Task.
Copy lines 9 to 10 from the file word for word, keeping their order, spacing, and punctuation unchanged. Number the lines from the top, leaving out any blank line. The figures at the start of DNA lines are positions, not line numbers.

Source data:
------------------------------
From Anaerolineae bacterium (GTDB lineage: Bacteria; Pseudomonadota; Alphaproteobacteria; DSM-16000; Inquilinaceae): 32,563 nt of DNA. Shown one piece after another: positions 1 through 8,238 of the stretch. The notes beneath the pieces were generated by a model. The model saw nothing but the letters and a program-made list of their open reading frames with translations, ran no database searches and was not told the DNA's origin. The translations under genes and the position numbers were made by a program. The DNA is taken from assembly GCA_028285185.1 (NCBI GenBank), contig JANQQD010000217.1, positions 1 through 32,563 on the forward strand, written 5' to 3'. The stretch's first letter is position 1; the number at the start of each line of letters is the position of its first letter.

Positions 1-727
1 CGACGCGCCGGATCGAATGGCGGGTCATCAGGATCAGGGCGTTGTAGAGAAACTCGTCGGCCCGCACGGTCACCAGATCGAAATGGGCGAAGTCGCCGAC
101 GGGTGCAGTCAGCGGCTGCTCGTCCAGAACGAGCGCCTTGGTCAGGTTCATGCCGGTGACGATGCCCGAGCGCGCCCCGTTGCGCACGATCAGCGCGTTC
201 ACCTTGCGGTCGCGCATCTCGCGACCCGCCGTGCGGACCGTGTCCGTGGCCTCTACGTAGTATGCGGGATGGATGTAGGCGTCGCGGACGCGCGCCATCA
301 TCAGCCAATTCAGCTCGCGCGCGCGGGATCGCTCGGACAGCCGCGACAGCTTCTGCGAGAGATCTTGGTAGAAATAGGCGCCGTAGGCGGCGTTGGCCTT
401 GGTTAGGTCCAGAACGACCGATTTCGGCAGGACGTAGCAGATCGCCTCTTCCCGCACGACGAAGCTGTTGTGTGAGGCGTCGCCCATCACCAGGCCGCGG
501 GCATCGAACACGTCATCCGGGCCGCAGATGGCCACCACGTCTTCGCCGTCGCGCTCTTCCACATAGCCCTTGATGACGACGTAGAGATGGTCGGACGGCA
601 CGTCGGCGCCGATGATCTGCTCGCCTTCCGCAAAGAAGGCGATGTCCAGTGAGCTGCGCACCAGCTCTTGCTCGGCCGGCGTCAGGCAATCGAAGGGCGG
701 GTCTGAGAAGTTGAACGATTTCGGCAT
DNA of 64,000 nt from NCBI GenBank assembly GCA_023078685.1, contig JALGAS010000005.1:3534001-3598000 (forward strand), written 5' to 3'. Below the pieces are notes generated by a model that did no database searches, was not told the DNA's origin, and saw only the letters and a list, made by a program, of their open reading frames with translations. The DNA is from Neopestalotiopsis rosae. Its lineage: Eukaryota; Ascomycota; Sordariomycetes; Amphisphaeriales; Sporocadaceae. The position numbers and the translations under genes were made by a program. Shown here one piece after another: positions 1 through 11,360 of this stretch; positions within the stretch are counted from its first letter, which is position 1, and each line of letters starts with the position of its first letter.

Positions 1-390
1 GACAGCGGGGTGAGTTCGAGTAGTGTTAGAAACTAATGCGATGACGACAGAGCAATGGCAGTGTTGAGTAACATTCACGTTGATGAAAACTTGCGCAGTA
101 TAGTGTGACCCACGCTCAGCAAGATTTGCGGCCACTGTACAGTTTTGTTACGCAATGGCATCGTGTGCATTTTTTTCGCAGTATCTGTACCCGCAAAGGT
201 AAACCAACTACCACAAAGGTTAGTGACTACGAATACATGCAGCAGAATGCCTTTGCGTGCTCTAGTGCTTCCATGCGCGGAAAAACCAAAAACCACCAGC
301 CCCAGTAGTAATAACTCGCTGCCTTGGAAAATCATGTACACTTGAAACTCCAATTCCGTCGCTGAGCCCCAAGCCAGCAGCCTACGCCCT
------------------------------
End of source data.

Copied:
601 CGTCGGCGCCGATGATCTGCTCGCCTTCCGCAAAGAAGGCGATGTCCAGTGAGCTGCGCACCAGCTCTTGCTCGGCCGGCGTCAGGCAATCGAAGGGCGG
701 GTCTGAGAAGTTGAACGATTTCGGCAT